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Statement Announcing the Establishment of the Office of Child Development

April 09, 1969

IN MY MESSAGE to the Congress of February 19th on the Economic Opportunity, Act, I called for a "national commitment to providing all American children an opportunity for healthful and stimulating development during the first five years of life." I again pledge myself to that commitment.

No such commitment has ever before been asked in our Nation. No such pledge has ever been given.

Two fundamental developments bring it about.

The first is one of the most characteristic developments of the modern age: new knowledge, new facts. We know today-and with each day our knowledge grows more detailed--that the process of human development is in certain fundamental ways different from what it has been thought to be. Or perhaps it is the case that mothers have always understood, but that only men have failed to take notice:

We have learned, first of all, that the process of learning how to learn begins very, very early in the life of the infant child. Children begin this process in the very earliest months of life, long before they are anywhere near a first grade class, or even kindergarten, or play school group. We have also learned that for the children of the poor this ability to learn can begin to deteriorate very early in life, so that the youth begins school well behind his contemporaries and seemingly rarely catches up. He is handicapped as surely as a child crippled by polio is handicapped, and he bears the burden of that handicap through all his life. It is elemental that, even as in the case of polio, the effects of prevention are far better than the effects of cure.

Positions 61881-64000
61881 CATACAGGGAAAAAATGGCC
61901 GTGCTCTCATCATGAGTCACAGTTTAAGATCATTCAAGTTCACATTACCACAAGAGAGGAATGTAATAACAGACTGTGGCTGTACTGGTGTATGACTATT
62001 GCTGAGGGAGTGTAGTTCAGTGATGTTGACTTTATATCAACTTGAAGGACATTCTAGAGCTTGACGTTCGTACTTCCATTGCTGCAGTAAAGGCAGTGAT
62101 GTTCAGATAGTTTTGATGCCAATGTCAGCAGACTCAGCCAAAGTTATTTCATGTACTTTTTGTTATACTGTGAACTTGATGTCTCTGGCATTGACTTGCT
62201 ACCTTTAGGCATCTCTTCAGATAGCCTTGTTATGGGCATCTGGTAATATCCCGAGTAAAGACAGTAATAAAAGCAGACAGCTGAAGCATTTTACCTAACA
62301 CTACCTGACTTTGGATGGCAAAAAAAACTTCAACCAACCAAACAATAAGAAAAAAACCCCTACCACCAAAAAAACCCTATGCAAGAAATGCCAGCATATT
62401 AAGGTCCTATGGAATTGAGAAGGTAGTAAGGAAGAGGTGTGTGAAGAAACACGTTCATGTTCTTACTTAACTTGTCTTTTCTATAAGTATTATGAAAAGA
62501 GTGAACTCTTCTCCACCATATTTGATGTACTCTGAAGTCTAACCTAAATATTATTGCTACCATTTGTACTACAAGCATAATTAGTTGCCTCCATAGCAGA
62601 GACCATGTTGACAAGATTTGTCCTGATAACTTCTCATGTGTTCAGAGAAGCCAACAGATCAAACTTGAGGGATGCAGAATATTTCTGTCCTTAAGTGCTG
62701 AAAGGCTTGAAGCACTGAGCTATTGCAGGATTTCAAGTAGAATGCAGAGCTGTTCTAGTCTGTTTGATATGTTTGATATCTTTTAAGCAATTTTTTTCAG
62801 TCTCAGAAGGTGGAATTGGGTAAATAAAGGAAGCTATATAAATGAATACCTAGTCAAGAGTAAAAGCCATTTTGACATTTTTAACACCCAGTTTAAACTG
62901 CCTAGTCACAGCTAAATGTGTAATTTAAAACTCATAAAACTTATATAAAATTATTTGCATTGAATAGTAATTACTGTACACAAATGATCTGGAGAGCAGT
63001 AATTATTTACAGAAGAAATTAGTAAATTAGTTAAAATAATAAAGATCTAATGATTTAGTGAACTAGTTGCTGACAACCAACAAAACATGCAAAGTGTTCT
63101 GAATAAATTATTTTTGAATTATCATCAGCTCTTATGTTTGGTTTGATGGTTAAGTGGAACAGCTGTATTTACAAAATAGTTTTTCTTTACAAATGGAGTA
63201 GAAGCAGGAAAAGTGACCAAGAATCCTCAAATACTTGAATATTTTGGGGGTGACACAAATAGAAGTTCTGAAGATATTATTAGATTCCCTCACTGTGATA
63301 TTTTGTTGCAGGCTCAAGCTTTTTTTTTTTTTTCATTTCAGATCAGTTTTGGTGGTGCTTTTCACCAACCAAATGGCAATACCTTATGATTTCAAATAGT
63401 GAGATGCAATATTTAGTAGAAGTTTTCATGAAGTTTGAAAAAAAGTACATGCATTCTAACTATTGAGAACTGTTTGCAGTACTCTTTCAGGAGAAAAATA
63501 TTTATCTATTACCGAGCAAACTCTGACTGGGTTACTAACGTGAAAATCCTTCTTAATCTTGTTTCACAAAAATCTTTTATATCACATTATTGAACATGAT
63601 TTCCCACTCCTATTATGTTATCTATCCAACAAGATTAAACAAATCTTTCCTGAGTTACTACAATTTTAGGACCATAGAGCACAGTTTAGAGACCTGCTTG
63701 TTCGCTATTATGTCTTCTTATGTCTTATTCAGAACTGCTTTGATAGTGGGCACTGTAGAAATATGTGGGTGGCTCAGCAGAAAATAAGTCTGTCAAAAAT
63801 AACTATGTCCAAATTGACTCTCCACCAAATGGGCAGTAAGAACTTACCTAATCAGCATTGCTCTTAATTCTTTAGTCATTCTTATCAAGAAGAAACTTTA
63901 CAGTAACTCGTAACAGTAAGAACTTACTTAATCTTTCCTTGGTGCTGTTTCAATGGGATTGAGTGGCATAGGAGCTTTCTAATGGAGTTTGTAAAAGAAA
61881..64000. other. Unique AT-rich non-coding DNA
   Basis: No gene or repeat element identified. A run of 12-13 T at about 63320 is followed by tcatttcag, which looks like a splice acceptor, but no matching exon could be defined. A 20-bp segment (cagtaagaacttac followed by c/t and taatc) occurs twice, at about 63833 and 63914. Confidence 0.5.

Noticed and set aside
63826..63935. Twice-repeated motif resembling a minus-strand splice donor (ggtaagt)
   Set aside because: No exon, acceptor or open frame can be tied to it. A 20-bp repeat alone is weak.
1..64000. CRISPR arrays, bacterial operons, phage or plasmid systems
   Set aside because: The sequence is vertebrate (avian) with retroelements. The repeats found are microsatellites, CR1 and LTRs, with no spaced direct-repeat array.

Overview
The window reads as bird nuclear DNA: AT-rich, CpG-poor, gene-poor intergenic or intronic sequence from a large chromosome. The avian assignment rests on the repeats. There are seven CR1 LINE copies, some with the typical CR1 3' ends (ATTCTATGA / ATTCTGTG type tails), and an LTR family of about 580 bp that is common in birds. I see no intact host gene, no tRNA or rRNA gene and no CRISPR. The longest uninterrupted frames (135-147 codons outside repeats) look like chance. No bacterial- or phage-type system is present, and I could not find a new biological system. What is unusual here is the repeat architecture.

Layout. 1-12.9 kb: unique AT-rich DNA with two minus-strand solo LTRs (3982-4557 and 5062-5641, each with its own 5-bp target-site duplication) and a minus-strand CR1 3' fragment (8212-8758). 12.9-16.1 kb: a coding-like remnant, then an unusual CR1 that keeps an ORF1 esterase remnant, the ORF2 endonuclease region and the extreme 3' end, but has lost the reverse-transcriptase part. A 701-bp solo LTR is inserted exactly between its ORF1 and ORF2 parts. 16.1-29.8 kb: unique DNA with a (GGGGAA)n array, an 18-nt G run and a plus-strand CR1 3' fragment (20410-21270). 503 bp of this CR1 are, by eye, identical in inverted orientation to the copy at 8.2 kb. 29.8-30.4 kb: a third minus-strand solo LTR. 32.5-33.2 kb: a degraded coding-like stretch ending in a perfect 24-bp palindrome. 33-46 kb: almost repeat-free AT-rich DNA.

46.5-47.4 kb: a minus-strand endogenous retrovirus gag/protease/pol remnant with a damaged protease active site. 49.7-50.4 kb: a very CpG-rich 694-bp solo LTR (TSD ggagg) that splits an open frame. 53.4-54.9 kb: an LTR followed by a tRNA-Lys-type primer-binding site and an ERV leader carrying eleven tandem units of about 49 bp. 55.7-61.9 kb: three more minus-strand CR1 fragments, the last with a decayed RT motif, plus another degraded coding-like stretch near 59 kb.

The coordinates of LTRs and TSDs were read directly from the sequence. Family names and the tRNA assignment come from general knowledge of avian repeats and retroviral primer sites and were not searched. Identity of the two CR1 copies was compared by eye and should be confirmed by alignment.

Increasingly we know something about how this can be done. With each passing year--almost with each passing month, such is the pace of new developments in this field of knowledge--research workers in the United States and elsewhere in the world are learning more about the way in which an impoverished environment can develop a "learned helplessness" in children. When there is little stimulus for the mind, and especially when there is little interaction between parent and child, the child suffers lasting disabilities, particularly with respect to the development of a sense of control of his environment. None of this follows from the simple fact of being poor, but it is now fully established that an environment that does not stimulate [See APP Note.] learning is closely associated in the real world with poverty in its traditional forms. As much as any one thing it is this factor that leads to the transmission of poverty from one generation to the next. It is no longer possible to deny that the process is all too evidently at work in the slums of America's cities, and that is a most ominous aspect of the urban crisis.

It is just as certain that we shall have to invent new social institutions to respond to this new knowledge.

Elementary school, kindergarten, even Head Start appear to come too late for many of those children who most need help. This is no ground for despair, but to the contrary, a clear challenge to our creativity as a great urban, democratic society. Ways of reaching and helping the very young and their mothers--when they need such help--must be found. There must be ways that protect the privacy of that relationship, and the sacred right of parents to rear their children according to their own values and own understanding. But they also bear a solemn responsibility to insure that the full potential of those children is enabled to come forth. Finding a balance between these imperatives will test our moral wisdom as much as our scientific knowledge. But it can be done, and it must.